A week ago Nala and I went to an interview at an agency that could potentially become my field placement in January. I had initially been upset about the suggestion of interviewing there because I felt like the only reason it was being given to me was because it was a place that works with disabled people. But, I got over myself and decided that I needed interviewing practice anyway and that maybe it would be more than I thought. I'm glad I pulled my head out of my butt long enough to realize that this was a learning opportunity because it went well.
I took a door to door transport service because I didn't know how to get to the placement. I didn't want to spend time getting lost or being stressed out about being lost right before the interview. The service is a service that runs throughout the entire county and is designed for people with disabilities and seniors. When i had first booked my ride the time I had wanted wasn't available and I was concerned that I would arrive much too early. However, things worked out the way they are supposed to because the driver couldn't find my place for over 15 minutes. So, by the time he picked me up and drove me to the placement, I was early, but not overly so..
I probably don't have to tell you about how much of a super star Nala was because she's always amazing, but I'm going to anyway.
She took me right up tot he open bus door and found me a seat. She kept her nose to herself and rode nicely. We were the only ones riding, but the driver still commented on her calmness and professionalism. When we arrived the driver insisted on getting us to the door and although I conceded I asked him to walk behind us. I wanted Nala to do the work of finding the stairs and the door. I didn't want to refuse his offer of help completely because I was in a strange place and also because one day I may need his help, or someone else may, and he might not be as open to assisting someone if I were to tell him to go away.
Upon entering the building I was greeted by the receptionist, who I found out later is a volunteer. All of the receptionists are volunteers and work a four hour shift. He showed me to the waiting room and I had Nala follow him. She did try to get past him at one point because Nala must always be out front, but she fell back behind him when I told her to steady. She foundme a chair and we settled in to wait for my potential field supervisor. We didn't have long to wait.
We introduced ourselves when she arrived a few minutes later and moved off into a room that was off of the waiting room. She said it was the kitchen. We talked for probably two hours. Needless to say, the interview went well and she offered me the position even before I left. I took the position. That said, there were two turning points int hat interview that I think need to be noted..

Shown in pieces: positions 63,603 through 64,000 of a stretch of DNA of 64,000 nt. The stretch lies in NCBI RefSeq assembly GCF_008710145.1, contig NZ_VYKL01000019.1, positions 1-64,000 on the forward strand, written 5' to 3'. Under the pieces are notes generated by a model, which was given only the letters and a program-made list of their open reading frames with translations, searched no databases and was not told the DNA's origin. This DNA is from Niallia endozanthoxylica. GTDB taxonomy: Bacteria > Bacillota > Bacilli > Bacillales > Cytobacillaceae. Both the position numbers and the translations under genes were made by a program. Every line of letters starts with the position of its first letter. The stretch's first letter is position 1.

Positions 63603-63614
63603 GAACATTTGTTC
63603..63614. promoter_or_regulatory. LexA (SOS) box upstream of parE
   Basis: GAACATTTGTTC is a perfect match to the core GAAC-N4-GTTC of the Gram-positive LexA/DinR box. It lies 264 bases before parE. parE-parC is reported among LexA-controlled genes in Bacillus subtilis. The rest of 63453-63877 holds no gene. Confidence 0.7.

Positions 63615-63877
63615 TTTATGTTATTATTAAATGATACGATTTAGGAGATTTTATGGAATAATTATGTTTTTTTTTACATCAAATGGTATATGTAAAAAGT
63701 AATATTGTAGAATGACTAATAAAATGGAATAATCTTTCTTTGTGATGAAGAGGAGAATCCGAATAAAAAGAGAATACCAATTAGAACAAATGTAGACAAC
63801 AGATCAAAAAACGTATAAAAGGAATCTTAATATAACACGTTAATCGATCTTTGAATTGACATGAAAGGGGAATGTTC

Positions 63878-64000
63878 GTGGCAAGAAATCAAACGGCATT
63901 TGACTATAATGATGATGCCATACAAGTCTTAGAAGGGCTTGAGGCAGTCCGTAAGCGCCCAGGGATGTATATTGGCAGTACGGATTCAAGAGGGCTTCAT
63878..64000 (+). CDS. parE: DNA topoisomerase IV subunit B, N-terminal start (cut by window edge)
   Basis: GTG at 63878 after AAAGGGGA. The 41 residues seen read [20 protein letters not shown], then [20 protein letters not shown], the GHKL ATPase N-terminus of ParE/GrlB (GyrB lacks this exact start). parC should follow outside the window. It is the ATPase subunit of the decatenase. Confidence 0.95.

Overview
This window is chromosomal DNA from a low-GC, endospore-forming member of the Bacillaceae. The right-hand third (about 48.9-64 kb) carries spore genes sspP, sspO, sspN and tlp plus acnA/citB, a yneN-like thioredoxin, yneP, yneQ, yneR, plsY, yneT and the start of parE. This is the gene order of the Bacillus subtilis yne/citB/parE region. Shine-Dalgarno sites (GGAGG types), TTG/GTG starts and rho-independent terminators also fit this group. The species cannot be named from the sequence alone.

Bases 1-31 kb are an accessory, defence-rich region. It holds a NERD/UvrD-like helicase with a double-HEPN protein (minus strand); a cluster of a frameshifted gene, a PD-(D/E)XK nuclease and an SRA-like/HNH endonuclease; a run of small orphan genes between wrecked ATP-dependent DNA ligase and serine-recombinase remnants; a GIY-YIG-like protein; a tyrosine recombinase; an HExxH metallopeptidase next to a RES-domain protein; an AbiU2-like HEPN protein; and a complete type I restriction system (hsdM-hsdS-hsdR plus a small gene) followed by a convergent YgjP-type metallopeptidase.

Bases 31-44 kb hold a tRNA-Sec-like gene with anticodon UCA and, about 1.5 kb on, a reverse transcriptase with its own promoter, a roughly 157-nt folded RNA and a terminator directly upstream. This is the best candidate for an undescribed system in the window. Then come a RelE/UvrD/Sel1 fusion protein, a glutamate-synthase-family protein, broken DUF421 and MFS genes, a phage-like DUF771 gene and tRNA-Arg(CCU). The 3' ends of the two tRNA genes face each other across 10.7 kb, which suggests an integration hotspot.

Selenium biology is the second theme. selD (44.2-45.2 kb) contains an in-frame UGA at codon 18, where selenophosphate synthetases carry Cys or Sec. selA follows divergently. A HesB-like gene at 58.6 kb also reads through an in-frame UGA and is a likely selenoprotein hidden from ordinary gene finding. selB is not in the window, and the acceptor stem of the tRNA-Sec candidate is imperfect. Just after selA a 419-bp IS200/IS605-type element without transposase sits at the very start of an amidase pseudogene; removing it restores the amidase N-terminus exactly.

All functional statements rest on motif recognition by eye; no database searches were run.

The first was when I asked her about whether or not her organization had a program designed to help disabled people become physically active. She said no, but that if I wanted to I could put together a proposal and we could potentially run a pilot project to see how something would do in this area. That sold me.
The other point was when she asked me about my experience with Leader Dogs for the Blind prison puppy raising program. It was my opportunity to explain to someone how meeting the inside puppy raisers and being involved in a small way in that program is what finally gave me the push to become a social worker. I had always known "the system," whatever system it may be, was broken and that it needed to change. I knew I wanted to be a part of that change, but I didn't know how. But seeing what the guys were doing made me want to be a part of that. I'm not articulating it well now which I don't think I articulated it well in the interview either. It was such a powerful experience for me that it's hard to explain without sounding cliche or cheesy.
I just have this to say: if any of the guys still read this blog, or their family members, please know that you efforts have completely changed my life course. I am forever grateful that I was allowed to come in and meet all of you and I'm only sorry that I never got to tell you properly. The Leader Dogs puppy raising program has far reaching consequences...positive ones...and I'm hoping that when I graduate I'm able to be a part of the process that implements or at the very least keeps these types of programs going. Thanks guys. You have taught me a lot.